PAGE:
Madison Reyes says her starring role in “Julie and the Phantoms” was tailor-made for her.
“I remember reading Julie’s character description: ‘A 15-year-old Latin American girl, she’s a high school student, she likes playing the piano and she can sing,’” Reyes, 16, tells The Post.
“I was like, ‘This reminds me of me!’ It really caught my attention.”
The musical comedy series, available on Netflix, follows California high schooler Julie (Reyes), who’s grieving and struggling with her natural music talents in the wake of her mother’s death. When she finds an old CD from Sunset Curve — a boy band whose members died in 1995 on the brink of making it big — she accidentally summons their ghosts.
Julie, mysteriously, is the only living person who can see them; she and band members Luke (Charlie Gillepsie), Alex (Owen Joyner) and Reggie (Jeremy Shada) join forces to help each other find meaning in their lives — and afterlives.
Through the titular band they form together, Julie is able to rediscover her joie de vivre and prove herself in her school’s music program — and the three “phantoms” discover that the world can see and hear them when they play with Julie.
“She experiences the things that teenagers go through — grief and loss — [and] those things are not talked about much in kids’ shows,” says Reyes, who grew up in Brooklyn. “And also the music aspect was a plus, because not only do I get to act, I get to sing and perform, which is something that I’ve always wanted to do. It was like a little present gifted to me.”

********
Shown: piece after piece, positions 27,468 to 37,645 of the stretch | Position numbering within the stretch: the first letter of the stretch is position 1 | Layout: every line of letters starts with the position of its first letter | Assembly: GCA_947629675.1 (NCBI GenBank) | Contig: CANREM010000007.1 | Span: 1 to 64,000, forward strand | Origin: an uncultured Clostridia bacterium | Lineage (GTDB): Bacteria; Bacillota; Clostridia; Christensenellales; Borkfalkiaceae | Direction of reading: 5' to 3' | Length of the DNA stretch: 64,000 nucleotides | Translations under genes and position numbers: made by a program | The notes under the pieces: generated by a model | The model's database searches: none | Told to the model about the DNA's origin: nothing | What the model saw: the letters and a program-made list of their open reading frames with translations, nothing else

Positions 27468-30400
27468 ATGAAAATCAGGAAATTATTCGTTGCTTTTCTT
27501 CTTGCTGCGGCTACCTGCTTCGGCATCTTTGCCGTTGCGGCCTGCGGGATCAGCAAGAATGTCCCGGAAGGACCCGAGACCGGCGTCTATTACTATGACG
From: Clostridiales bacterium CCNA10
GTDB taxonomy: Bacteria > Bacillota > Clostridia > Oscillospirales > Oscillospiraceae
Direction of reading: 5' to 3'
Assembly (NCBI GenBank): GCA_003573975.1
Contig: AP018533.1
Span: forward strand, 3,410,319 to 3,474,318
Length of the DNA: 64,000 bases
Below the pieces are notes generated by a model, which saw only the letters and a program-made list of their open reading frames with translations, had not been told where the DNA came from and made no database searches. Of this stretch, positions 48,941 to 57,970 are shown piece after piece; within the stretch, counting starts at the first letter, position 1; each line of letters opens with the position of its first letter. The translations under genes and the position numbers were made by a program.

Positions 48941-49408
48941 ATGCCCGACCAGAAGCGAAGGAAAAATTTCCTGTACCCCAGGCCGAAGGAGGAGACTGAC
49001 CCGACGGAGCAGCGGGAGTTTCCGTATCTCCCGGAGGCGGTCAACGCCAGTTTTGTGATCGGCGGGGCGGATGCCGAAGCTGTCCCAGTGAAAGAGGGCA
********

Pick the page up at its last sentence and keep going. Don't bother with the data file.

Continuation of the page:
The actors all sing and play real instruments in the show’s musical numbers, though Reyes says they did that through a combination of live filming and then editing in the tracks so the sound would be in sync.
It’s all helmed by executive producer/ director/ choreographer Kenny Ortega, who’s known for “Dirty Dancing,” “Ferris Bueller’s Day Off” and the “High School Musical” franchise.
“What was really cool about it was that Kenny established that we do have a say in the process. He really made it clear to us that we were his partners, not like he was a boss and we were his workers,” says Reyes. “He really wanted us to know that it was a team effort. Being able to work with the man who does so much for different generations is incredible and surreal.”
Reyes, who’s now in high school in Pennsylvania, says that the production worked around her schedule as a student.
“I tried to give [the audition] my all, which was hard because I had [freshman year] finals. When I did get the callback, Netflix and the others were very caring, like ‘Let’s get you to finish school first and then we’ll have you come out.’ So I finished my finals and the next day I was on a plane to LA.
“I constantly look back on how things just fell into place,” she says. “Growing up I was like, ‘I want to be an actress; I want to be in a band and be a singer.’ You’re constantly flip-flopping. So being able to have this gig where I get to do all of these things that I love so much in one go was amazing. There’s a lot of things I want to try [next], like be in a superhero movie or in a Disney princess movie or going on Broadway.
“But I’m just taking it day by day.”
This Post first appeared on “New York Post”